We’re very lucky to welcome art rockers Post Louis to the barrier. The band, featuring ex-members of Cajun Dance Party, release their debut album on 28th February 2020.
In the latest instalment of our Why I Love feature, Post Louis’ guitarist, violinist and producer Robbie Stern, writes about his love of Canadian instrumentalists Do Make Say Think.
‘I’ve just bought this amazing new record by a band with two drummers.’ This was my introduction to Toronto-based instrumental group Do Make Say Think, by my best friend on a school coach trip. We were 14. He handed me both headphones so I could experience the new purchase on his Discman in stereo, and I listened to the opening bars of the song ‘Classic Noodlanding’.
The play button sparks three reversed snare sounds that build to a lilting ride cymbal pattern with the softest of accents in the kick-drum. It sounds like a jazz record for 13 seconds until Ohad Benchetrit’s guitar enters with the most skeletal of figures: a descending minor arpeggio with the bottom note dropping a semi-tone to add a shade of darkness. It is both blissed out and creepy, and was unlike anything I’d ever heard before. I was immediately transfixed by those opening bars and have been ever since.
The Do Makes have remained my go-to artists for whenever I need something healing. I can listen intently for the tiny details or stick them on in the background: somehow I never feel that I’ve over-listened or that the soundscapes have become bland. It’s hard to know to what to attribute this, but its likely the economy of the group’s arrangements. Unlike so many other instrumental groups, DMST generate size and scale through insistent repetition and propulsive rhythm rather than superadded instruments and reverb. Maybe this is what led Broken Social Scene frontman Kevin Drew to conclude “the Do Makes slowly killed the ideology of playing instrumentals for me … I was just so close to them and they do it so well”.
With 2017’s Stubborn Persistent Illusions marking their seventh record, there’s a depth and range to their discography. I love all of it: the gentle Fender Rhodes swells on 1999’s ‘If I Only…’ from their self-titled debut, the groove of ‘Frederica’ from 2003’s Winter Hymn Country Hymn Secret Hymn, the pastoral sweep of ‘Herstory of Glory’ from You You’re A History In Rust (2007).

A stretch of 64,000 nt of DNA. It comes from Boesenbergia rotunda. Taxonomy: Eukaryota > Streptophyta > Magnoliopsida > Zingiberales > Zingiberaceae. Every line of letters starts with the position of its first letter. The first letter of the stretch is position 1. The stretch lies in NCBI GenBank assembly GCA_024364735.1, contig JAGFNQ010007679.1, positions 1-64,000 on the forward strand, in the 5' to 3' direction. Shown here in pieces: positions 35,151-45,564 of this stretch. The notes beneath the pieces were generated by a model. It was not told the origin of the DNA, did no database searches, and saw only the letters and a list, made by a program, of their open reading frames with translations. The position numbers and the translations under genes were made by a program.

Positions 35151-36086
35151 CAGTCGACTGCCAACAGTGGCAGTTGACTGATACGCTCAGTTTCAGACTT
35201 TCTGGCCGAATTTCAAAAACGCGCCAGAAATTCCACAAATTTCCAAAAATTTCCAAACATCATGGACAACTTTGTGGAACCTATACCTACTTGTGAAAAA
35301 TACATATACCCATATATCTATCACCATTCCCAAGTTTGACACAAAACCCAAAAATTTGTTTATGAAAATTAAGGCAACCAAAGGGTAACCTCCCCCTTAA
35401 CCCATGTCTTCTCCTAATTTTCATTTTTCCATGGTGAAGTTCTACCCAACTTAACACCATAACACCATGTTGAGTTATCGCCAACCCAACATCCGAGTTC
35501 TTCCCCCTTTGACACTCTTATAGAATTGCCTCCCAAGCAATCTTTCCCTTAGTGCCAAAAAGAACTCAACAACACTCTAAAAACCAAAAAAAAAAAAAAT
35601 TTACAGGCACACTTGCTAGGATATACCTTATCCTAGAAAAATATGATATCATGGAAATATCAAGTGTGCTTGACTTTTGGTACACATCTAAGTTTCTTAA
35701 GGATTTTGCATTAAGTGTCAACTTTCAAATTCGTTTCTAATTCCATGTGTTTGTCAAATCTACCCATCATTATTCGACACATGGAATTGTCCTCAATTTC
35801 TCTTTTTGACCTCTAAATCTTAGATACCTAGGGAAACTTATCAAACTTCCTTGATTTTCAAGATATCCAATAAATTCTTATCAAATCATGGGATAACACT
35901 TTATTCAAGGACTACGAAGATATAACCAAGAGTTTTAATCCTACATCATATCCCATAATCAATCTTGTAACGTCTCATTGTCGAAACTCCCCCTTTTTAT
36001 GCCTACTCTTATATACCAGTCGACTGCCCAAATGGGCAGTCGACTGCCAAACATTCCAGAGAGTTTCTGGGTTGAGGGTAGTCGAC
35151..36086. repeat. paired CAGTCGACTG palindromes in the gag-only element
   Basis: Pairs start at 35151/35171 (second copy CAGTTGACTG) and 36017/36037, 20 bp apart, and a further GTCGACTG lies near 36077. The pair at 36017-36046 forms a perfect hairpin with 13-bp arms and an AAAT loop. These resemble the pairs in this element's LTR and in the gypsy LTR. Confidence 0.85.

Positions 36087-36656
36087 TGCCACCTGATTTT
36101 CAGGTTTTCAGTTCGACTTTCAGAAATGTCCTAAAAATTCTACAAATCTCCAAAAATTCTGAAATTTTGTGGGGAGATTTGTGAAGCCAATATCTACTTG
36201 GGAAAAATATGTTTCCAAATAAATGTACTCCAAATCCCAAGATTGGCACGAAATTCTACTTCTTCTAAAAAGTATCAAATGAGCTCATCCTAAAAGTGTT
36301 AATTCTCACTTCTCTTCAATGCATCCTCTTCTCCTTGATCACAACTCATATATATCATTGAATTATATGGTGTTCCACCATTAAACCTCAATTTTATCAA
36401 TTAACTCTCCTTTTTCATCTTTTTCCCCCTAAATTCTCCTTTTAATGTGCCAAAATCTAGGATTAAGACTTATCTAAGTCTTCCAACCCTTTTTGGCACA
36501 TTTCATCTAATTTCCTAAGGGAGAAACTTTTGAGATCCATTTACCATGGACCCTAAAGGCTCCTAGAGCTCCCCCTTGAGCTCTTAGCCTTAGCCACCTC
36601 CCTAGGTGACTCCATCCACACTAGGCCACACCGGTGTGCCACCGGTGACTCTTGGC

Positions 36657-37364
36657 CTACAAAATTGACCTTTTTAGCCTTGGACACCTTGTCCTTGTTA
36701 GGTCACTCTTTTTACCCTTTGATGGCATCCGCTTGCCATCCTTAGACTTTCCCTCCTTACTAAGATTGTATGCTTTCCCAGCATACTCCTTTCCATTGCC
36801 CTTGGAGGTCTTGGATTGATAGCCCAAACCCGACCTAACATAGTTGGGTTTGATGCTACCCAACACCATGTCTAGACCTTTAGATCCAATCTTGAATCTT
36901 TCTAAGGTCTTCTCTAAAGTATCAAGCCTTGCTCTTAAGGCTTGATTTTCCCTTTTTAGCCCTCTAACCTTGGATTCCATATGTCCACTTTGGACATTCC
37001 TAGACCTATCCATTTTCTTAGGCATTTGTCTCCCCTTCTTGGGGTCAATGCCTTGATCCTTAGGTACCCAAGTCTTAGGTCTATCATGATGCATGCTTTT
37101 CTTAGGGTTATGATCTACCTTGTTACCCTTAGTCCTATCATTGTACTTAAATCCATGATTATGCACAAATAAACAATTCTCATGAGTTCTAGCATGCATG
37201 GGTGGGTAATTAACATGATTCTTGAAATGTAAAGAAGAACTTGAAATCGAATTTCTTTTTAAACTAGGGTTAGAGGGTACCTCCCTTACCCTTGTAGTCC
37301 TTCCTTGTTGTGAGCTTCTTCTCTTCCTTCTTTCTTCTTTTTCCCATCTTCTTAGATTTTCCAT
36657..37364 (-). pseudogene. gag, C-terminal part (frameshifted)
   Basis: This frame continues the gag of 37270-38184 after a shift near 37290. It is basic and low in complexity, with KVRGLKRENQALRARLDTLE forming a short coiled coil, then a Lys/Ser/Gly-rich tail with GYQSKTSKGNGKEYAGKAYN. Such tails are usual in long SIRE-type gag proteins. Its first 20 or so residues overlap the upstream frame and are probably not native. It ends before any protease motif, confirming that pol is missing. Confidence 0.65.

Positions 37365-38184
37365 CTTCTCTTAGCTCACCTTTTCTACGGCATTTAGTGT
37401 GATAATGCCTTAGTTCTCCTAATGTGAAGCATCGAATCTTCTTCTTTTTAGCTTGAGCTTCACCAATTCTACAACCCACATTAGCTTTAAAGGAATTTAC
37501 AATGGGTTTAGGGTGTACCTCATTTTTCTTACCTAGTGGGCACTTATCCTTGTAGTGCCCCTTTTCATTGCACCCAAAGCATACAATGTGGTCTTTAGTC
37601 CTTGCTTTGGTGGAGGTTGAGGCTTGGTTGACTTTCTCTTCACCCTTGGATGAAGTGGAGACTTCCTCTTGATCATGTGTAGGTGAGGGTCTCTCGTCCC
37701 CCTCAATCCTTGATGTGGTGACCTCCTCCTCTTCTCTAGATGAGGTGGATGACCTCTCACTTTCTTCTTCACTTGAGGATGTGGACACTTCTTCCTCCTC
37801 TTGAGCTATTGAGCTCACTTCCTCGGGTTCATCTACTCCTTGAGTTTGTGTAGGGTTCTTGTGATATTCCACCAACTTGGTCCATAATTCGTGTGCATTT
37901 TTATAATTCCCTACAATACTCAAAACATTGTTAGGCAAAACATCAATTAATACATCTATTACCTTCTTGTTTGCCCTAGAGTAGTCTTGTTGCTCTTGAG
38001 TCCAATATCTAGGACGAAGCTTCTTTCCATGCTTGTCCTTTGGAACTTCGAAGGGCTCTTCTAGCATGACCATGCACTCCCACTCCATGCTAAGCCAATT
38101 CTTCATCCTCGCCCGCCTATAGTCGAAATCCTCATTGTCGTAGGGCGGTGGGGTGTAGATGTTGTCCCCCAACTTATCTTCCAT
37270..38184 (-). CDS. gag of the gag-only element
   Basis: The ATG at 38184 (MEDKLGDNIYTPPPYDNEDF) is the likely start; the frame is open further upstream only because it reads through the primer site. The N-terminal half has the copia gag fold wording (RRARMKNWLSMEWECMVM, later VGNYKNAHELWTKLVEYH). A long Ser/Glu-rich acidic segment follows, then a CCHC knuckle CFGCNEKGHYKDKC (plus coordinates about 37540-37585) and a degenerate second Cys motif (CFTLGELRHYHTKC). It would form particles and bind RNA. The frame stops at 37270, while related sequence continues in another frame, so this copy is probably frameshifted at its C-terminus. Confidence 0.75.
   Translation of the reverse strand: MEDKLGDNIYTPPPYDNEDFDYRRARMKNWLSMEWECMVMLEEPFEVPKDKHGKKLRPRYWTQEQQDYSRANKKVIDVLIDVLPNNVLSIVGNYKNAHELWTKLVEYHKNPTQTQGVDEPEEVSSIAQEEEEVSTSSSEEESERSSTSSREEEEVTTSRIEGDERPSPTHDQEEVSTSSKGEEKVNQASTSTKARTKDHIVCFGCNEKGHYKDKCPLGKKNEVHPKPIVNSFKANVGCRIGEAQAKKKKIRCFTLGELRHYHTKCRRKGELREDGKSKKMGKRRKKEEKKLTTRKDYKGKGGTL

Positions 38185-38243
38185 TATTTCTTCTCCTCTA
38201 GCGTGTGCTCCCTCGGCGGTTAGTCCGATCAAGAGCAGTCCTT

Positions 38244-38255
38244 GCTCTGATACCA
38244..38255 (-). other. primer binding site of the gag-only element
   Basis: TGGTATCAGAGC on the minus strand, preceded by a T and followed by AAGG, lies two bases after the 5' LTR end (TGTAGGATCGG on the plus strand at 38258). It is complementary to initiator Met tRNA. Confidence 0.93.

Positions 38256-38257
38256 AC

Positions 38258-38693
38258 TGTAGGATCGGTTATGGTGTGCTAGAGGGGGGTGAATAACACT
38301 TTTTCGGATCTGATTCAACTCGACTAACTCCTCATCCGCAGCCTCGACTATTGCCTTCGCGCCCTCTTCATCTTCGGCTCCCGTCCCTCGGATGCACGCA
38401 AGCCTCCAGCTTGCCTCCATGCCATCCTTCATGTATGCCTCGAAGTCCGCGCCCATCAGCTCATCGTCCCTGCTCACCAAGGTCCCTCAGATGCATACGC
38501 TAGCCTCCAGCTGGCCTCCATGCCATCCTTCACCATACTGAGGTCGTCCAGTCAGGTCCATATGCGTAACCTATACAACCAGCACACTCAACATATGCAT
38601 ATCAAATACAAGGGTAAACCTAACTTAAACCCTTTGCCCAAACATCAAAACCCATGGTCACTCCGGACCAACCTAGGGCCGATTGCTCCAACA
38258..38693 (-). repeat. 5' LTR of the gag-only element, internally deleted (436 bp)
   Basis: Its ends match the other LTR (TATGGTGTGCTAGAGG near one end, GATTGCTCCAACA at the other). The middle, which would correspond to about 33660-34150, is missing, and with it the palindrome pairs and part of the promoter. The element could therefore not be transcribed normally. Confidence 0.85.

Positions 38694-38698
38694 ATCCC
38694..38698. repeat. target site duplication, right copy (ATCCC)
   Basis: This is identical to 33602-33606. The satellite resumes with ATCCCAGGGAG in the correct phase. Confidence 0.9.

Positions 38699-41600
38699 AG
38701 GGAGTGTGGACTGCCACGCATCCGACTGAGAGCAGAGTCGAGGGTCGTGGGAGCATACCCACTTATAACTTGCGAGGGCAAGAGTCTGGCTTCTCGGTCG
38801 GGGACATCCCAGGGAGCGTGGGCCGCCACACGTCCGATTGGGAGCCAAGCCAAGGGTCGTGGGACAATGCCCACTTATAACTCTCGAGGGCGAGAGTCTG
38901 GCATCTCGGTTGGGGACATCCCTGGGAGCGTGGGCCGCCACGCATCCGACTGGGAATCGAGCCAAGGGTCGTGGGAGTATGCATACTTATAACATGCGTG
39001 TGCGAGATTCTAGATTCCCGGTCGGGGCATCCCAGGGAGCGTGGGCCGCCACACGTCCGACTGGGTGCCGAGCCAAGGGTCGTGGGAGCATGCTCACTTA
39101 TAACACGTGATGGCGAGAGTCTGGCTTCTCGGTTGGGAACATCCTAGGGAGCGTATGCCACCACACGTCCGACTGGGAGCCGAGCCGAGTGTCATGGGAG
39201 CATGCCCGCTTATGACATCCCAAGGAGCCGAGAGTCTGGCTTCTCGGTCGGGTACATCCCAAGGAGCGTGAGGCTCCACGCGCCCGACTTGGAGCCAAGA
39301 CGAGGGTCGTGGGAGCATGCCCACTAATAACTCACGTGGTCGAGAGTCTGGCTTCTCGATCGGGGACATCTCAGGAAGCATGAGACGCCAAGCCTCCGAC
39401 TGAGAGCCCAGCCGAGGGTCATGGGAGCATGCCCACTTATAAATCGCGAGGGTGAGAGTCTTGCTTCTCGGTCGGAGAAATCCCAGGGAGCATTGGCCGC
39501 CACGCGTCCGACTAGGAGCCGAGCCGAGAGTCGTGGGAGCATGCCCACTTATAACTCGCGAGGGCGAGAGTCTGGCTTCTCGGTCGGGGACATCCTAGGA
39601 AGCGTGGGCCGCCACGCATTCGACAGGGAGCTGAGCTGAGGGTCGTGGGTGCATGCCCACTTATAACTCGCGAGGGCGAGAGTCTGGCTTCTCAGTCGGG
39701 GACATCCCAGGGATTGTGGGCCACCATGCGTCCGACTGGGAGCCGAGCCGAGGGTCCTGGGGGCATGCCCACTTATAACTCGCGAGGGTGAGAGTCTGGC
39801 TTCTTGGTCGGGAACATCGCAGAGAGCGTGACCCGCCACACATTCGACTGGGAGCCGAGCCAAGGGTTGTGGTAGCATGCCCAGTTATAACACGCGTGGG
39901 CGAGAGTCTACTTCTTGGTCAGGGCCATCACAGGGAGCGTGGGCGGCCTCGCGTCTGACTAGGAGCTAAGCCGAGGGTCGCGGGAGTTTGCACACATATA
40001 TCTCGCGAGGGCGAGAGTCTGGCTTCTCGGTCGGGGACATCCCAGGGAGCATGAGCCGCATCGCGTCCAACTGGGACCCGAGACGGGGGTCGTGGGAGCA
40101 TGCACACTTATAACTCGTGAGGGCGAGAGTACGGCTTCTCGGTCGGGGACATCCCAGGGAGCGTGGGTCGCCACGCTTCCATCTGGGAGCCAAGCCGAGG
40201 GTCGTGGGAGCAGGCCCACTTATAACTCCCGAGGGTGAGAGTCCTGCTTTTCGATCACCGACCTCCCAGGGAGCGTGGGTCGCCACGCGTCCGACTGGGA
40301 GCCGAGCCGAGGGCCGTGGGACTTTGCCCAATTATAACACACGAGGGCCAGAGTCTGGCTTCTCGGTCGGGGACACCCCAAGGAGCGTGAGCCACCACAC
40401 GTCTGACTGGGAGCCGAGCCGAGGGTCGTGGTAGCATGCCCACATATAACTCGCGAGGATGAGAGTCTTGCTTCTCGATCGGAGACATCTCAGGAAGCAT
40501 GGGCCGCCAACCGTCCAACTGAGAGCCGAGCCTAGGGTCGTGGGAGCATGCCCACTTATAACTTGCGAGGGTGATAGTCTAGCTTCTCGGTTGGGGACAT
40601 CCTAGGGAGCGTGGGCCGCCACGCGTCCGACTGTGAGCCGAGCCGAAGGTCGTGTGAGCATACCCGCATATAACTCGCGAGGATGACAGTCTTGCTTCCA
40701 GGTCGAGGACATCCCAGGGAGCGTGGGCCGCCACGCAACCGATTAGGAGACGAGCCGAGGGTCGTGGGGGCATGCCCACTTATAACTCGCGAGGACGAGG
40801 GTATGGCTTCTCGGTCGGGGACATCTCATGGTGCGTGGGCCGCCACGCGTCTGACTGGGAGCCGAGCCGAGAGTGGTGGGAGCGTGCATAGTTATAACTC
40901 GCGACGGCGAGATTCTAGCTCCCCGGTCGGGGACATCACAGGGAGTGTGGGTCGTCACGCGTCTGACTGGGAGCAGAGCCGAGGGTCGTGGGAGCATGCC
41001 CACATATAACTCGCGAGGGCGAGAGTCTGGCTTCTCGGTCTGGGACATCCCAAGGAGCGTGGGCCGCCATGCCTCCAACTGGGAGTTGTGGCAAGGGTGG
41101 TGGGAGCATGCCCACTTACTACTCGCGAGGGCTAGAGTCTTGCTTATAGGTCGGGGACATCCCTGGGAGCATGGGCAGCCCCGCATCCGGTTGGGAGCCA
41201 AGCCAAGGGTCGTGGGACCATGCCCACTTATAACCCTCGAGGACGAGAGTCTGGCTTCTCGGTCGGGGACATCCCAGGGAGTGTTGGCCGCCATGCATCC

But its & Yet & Yet (2002) that is most special for me. Its hard to say where that record reaches its apex – standout moments include the huge distorted middle section of ‘End of Music’ and Charles Spearin’s circling bass patterns in ‘Reitschule’. Perhaps most moving of all is the penultimate track ‘Soul and Onward’, where the unexpected addition of Tamara Williamson’s lyric-less vocals somehow evokes melancholy, yearning and redemption all at once.
I’ve been lucky to see them perform twice: rocking out to an empty tent at Field Day in 2013 when I was playing with Fryars, and playing to a packed Electric Ballroom for a start-to-finish rendition of their second and darkest record Goodbye Enemy Airship the Landlord is Dead the previous year. The schoolfriend who first showed them to me came down but was disappointed: “I should have kept them as a headphone band, they really should have tuned their guitars before they started”.
For me, it was an astonishing performance – the rough edges ratcheting up the intensity and casting the music in a new, more threatening light. I tried to capture some of this in the production of the opening track of Post Louis’ second EP, an instrumental called ‘Faculty’. I’d first started sketching this instrumental out years before while on tour with my teenage band Cajun Dance Party – a testament to how DMST have been a constant source of inspiration and comfort for all these years.
Many thanks to Post Louis for taking the time to write about Do Make Say Think.
Descender is released on February 28th 2020.